One of the most common types of business litigation lawsuits in California is where one partner in a partnership sues another partner for failing to fulfill his obligations under the partnership agreement. Such a dispute might arise over rights to share in profits, who gets to exercise control over the partnership’s profits, the alleged failure of one partner to provide services or goods to the partnership, or any other right or obligation related to the partnership agreement. For some partners, the threat of such a lawsuit can come as an enormous surprise, especially where there was: 1) no written partnership agreement between the parties, and/or 2) one “partner” never believed that they had a legally valid partnership. Under California law, however, partnership agreements can indeed exist where no written agreement and/or formal arrangement of a partnership were ever established, meaning such a lawsuit can go forward.
California Can Find There is a Partnership Without an Express Agreement
California’s Corporations Code makes clear that partnerships can and will be validly established in the eyes of the state courts even without a written agreement or intention to form a partnership where there is, “the association of two or more persons to carry on as co-owners a business for profit forms a partnership, whether or not the persons intend to form a partnership.”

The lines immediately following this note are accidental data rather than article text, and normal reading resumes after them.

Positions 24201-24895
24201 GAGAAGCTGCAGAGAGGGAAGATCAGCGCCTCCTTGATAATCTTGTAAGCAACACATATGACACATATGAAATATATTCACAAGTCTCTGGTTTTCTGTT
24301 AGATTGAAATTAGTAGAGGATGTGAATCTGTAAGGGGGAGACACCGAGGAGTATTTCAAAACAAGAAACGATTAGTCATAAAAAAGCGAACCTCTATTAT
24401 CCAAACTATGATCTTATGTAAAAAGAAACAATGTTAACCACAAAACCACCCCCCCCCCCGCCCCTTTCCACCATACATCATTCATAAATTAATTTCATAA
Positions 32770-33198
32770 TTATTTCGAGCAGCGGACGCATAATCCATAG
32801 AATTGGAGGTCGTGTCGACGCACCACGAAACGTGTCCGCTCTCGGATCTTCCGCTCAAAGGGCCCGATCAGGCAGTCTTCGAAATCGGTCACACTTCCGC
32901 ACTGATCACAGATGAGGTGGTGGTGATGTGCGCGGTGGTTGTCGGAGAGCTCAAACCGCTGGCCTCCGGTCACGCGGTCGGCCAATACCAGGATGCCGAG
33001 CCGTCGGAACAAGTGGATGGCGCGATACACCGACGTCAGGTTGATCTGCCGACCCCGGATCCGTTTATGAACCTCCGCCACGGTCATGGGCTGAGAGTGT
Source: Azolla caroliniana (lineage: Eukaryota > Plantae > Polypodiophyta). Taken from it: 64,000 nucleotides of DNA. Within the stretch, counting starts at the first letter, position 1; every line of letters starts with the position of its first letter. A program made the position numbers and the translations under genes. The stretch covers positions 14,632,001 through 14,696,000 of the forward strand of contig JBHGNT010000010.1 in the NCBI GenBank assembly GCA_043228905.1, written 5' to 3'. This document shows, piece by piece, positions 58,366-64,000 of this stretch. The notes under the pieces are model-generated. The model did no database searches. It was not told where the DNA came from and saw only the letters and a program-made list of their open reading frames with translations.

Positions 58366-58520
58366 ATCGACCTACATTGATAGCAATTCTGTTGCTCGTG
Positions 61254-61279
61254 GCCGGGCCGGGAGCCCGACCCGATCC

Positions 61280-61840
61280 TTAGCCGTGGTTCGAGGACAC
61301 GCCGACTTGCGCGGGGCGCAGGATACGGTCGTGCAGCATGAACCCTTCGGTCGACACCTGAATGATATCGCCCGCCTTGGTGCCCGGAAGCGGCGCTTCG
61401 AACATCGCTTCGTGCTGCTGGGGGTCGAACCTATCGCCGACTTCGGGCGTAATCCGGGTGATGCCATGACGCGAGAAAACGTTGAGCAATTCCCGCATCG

In determining whether two or more persons have indeed formed a partnership by carrying on as co-owners of a business for profit, courts will not presume that jointly held property means a partnership exists, but they will presume that a person who “receives a share of the profits of the business” is a partner in the business, unless those payments are made for another particular purpose such as rent or interest payments on a loan.
Determining What Is In the Partnership Agreement
If the first step in a partnership dispute is determining whether a partnership actually existed, the next big step is to determine what the partners have agreed to when there is no formal partnership agreement. In such cases, the court is going to hear evidence on what oral assertions were made between the partners regarding their respective rights and obligations in the partnership. The court may also look at any other number of documents to assess the partnership structure, for example agreements with other parties, accounting records, banking records, and so on.
Because determining what the rights and obligations between the parties can have a huge financial implication for both partners as they divide up who is responsible for partnership debts and who has the right to receive partnership profits, it is important to work with an experienced partnership dispute attorney in such cases to present your best case and defend your property interests.
Contact the Partnership Dispute Attorneys at Wagenseller Law Firm
At Wagenseller Law Firm in downtown Los Angeles, we provide full legal services to individuals and businesses in business and real estate litigation matters. Contact the Wagenseller Law Firm today to schedule a consultation to discuss your partnership dispute matter.